Margate is located on the north Kent coast in the district of Thanet. Margate’s wide sandy beach faces northwest and is sheltered from waves from the north and northeast by the Stone Pier, which is a Grade II listed structure owned and maintained by Thanet District Council. The seawall was in a poor condition, dating back to Victorian times, and had been patched up over the years to maintain its integrity, although many of the most exposed sections had reached the end of their design life.
Whilst the majority of the town is elevated above the extreme flood level, there are parts of the seafront and areas immediately landward of this that are below this level, they are consequently at risk of flooding. The financial cost of damage to property in the Old Town area, resulting from a major flooding event, could have been as much as £70m affecting approximately 700 residential properties and 175 commercial buildings.
Under the East Kent Engineering Services Partnership, Thanet District Council approached colleagues at Canterbury City Council to design and supervise a scheme. Specialist input was provided by a flood risk management consultant who produced vital computer modelling which was used to steer the direction of the design work. A landscape architect and project artist were also appointed to the design team to help develop the structure.
The results of the physical modelling showed that a shallow sloping stepped revetment would reduce wave overtopping to below the critical threshold under the design event conditions. The preferred revetment configuration was the 1:4.5 stepped slope with a 2.7m wide mid-height berm.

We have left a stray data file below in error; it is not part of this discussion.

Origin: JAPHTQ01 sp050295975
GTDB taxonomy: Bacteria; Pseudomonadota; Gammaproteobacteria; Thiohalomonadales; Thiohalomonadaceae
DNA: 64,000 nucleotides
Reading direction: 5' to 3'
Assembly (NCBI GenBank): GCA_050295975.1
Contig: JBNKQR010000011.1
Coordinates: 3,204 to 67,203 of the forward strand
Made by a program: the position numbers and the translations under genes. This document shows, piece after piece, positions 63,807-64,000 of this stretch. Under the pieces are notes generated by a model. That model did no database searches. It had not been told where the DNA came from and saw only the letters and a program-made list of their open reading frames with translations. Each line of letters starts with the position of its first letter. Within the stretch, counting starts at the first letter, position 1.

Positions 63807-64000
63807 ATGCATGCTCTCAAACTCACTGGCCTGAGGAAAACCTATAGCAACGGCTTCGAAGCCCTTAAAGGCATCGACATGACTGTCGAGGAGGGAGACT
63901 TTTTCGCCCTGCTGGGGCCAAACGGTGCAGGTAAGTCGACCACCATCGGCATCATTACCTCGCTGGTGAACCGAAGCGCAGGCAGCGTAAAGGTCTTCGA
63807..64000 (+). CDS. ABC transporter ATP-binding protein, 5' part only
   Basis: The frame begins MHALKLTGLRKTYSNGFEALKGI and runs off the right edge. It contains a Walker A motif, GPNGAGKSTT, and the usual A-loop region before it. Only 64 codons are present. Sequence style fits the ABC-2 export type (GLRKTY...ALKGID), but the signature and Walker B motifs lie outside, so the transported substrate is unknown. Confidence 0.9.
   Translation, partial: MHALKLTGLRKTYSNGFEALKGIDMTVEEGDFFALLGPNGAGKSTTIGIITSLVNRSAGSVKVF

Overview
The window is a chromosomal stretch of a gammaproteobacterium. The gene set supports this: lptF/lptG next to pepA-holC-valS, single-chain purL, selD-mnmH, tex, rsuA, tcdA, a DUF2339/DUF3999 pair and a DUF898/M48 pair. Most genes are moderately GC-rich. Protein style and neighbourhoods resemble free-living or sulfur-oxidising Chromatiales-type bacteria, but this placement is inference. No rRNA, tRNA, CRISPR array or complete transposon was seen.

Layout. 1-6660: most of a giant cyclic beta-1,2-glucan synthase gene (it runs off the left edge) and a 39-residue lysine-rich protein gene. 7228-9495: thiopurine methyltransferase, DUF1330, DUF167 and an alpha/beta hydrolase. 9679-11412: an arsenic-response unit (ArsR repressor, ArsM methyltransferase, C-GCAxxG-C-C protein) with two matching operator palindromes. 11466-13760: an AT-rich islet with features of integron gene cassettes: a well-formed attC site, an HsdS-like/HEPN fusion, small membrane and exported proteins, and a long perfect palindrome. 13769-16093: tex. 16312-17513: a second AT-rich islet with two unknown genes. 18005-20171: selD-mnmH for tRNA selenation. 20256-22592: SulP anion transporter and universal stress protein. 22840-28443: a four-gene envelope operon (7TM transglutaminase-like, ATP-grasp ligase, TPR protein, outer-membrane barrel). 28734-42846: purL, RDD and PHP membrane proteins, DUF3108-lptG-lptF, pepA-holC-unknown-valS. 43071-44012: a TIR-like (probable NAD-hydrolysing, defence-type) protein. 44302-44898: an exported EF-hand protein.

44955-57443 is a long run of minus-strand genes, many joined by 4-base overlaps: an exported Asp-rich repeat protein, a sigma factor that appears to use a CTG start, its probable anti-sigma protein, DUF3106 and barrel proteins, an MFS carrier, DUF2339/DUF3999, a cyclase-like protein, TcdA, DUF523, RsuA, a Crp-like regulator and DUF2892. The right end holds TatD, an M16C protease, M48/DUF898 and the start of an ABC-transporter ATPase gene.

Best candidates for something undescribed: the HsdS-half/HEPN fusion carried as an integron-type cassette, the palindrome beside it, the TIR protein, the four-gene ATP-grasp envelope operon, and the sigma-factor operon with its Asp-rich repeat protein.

The Environment Agency funded the £3.9m project which was awarded to J Breheny Contractors Ltd. Work commenced on site at the beginning of November 2011 and was completed by the end of March 2013. The scheme has reduced the risk of flooding from wave overtopping through four key improvements:
Strengthening works to the Grade II listed Stone Pier
The Stone Pier plays a vital part in protecting Margate and was strengthened as part of the works. This involved 295m of toe piling and stabilization of the loose chalk core by grout injection. Breheny brought in M & J Drilling as a specialist stabilization contractor to drill and grout the voided core structure. 930 holes around 10m deep were drilled on a 2m grid spacing, many formed at raking angles to avoid surface obstructions. Grout was injected under monitored pressure to fill and consolidate voids. In total 9,700m of drilling was carried out and approximately 400 tonnes of grout was injected in more than 10,000 stages.
Pre-cast concrete stepped revetment
A major part of the new scheme is the new 220m long stepped revetment centred in the area of the King’s Steps on Marine Drive. The stepped revetment structure has over 400 precast blocks that were manufactured by Cornish Concrete Products Ltd. Each block weighs up to 15 tonnes and there are more than 60 different block types which make up the revetment structure. Each individual block was placed with a 2mm accuracy using a specially designed battery powered vacuum lifter. Contemporary LED lighting has been incorporated in the mid-berm.
New and raised seawalls either side of the revetment and new rear seawall with timber swing floodgates
The scheme also included the construction of new sea walls along the remainder of Marine Drive and The Parade either side of the revetment. The original Victorian Sturgeon lamps were all refurbished and placed on new pedestals. The last surviving section of Victorian handrail was also refurbished and incorporated into the scheme. Swing floodgates have also been installed at each end of the revetment and in the new rear wall at the back of revetment and will be closed in the event of a flood warning.
Hydraulic powered raising floodgate and wall across the Rendezvous frontage
A key element of the scheme is the 7m wide stainless steel hydraulic powered raising floodgate and section of sea wall across the Rendezvous frontage. The works in this area are required to divert overtopped sea water, back into the harbour via the slipway, which would otherwise flow behind the new defences to the Old Town flood compartment.